The COVID-19 pandemic created complications on top of an engulfing factional schism and dispute within the Nation itself. But Dylan Seneca, one of the program’s two instructors, offered thanks for helping bring that tradition back to Seneca Falls.
“This last summer, we started it back up,” said Seneca, who identifies as Gayogohó:no’ Cayuga. “It’s beautiful to see the kids grow up to know who they are.”
About ten Cayuga children between 7 and 12 attended, many receiving instruction for the first time in three years. Much like Hill, Seneca is also attempting to revitalize the Cayuga language in their Nation’s ancestral homelands for the next seven generations to come.
Although Seneca grew up in Buffalo with his father and the nearby Seneca Nation, he eventually moved to the town of Seneca Falls, as did his mother, grandmother, and uncles by 2010. None of them knew Cayuga; and he didn’t begin learning the language until five years later upon meeting a few first language speakers from across the Grand River in Canada.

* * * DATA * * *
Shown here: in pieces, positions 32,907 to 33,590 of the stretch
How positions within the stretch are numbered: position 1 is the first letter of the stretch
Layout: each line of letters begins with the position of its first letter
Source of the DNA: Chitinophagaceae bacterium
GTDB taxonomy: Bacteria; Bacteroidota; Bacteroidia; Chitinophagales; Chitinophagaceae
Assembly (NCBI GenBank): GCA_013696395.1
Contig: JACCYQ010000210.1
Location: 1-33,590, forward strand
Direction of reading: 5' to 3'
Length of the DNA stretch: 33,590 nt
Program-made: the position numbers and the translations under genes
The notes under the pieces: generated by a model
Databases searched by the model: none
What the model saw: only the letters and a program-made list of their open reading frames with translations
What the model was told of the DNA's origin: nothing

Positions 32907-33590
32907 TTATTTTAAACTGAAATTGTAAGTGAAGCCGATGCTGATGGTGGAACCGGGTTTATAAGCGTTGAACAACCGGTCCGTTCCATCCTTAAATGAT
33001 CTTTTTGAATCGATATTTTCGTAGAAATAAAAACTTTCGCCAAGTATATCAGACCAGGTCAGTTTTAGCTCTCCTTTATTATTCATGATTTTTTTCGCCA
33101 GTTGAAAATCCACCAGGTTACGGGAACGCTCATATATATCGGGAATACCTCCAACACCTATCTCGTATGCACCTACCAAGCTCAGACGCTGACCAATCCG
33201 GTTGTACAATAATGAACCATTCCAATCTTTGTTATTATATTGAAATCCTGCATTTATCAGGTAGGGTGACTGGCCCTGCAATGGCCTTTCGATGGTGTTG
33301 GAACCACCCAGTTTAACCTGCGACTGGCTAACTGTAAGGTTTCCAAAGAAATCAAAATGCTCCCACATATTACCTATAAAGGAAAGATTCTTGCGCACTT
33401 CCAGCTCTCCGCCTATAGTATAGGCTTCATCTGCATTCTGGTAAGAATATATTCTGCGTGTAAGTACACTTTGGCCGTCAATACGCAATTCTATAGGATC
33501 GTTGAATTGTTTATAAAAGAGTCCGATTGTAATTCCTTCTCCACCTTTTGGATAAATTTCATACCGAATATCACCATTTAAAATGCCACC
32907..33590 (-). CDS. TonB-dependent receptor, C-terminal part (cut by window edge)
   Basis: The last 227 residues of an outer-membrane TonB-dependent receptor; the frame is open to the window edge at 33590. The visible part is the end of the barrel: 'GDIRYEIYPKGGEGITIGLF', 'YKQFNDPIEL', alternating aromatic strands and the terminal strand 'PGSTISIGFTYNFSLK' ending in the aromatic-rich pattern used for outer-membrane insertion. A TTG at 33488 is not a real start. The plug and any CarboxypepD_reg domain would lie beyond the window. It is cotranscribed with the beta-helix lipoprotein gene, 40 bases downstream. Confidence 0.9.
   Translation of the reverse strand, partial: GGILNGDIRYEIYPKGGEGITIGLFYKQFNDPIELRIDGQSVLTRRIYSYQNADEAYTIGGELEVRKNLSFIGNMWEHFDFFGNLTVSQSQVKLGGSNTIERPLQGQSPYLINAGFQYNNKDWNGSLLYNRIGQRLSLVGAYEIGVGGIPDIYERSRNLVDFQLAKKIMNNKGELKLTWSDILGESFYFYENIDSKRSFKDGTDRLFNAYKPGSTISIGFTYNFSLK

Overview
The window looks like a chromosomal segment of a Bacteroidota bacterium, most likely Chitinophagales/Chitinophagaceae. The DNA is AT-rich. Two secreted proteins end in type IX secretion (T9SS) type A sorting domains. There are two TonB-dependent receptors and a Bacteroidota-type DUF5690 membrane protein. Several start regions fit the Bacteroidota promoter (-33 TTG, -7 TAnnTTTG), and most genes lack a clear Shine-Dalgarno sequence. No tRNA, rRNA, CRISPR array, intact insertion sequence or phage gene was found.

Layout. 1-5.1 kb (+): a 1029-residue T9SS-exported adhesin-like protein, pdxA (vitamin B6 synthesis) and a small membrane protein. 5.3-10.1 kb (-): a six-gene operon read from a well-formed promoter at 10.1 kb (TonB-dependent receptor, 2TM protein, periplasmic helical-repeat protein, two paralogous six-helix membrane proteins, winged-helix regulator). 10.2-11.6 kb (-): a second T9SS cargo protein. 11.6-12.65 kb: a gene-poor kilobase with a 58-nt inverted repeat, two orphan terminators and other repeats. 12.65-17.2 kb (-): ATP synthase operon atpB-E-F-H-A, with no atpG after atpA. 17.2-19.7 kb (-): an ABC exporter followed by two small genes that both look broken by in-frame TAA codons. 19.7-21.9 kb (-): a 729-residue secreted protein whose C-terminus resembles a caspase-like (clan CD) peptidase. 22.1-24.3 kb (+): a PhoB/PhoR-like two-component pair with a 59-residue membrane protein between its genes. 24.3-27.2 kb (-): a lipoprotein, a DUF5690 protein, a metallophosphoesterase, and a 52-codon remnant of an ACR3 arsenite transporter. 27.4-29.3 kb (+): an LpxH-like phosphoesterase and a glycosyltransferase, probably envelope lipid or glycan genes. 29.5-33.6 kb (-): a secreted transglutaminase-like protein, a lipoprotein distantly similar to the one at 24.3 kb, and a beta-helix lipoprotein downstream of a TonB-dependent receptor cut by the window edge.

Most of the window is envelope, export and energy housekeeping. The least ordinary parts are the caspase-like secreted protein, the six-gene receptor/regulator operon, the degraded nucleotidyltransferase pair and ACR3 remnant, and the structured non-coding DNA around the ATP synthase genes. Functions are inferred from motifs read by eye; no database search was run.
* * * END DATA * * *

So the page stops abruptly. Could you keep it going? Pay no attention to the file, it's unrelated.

While Cayuga language speakers, like all Haudenosaunee peoples, are scattered across several territories and reservations both in the U.S. and Canada, there are only a handful of Gayogohó:no’ linguists in the Cayuga and Seneca counties who can truly acknowledge the address today.
“Unfortunately, five or six people are proficient enough to be able to speak the Thanksgiving Address and understand it,” said Seneca. “When you start progressing further with the language, it starts opening the universal truths around you. That’s what our ancestors wanted: to show, to speak, to be able to hear us speak the language. It makes them happy and all the creation happy around them.”
The Gayogohó:no’ community relies on Seneca to deliver the Thanksgiving Address wherever he goes and represents his peoples. He tries to extend a lengthier version of the address anytime that the chiefs or clan mothers ask him to do so, insisting it’s his responsibility to invite the Creator to join them on their journey.
“I connect to creation. That’s my strength. That’s my peace. That’s my Skä•noñh. That’s my good mind,” Seneca said. “I make it look easy sometimes, but every day is a struggle. It was tough growing up, but it’s tough now. I take one day at a time to be thankful for everything that I have, and to move forward with a good mind, peace, love and compassion. Today’s a new day to be thankful.”
The festival honors wooden lacrosse sticks, which have historical and cultural significance for the Haudenosaunee.
Schweinfurth also has a second exhibit called “Rural Voices Rising,” 25 oil paintings by a Lake Placid artist.
Light a Candle for Literacy held its annual parade and book festival at Brighton Academy Middle School.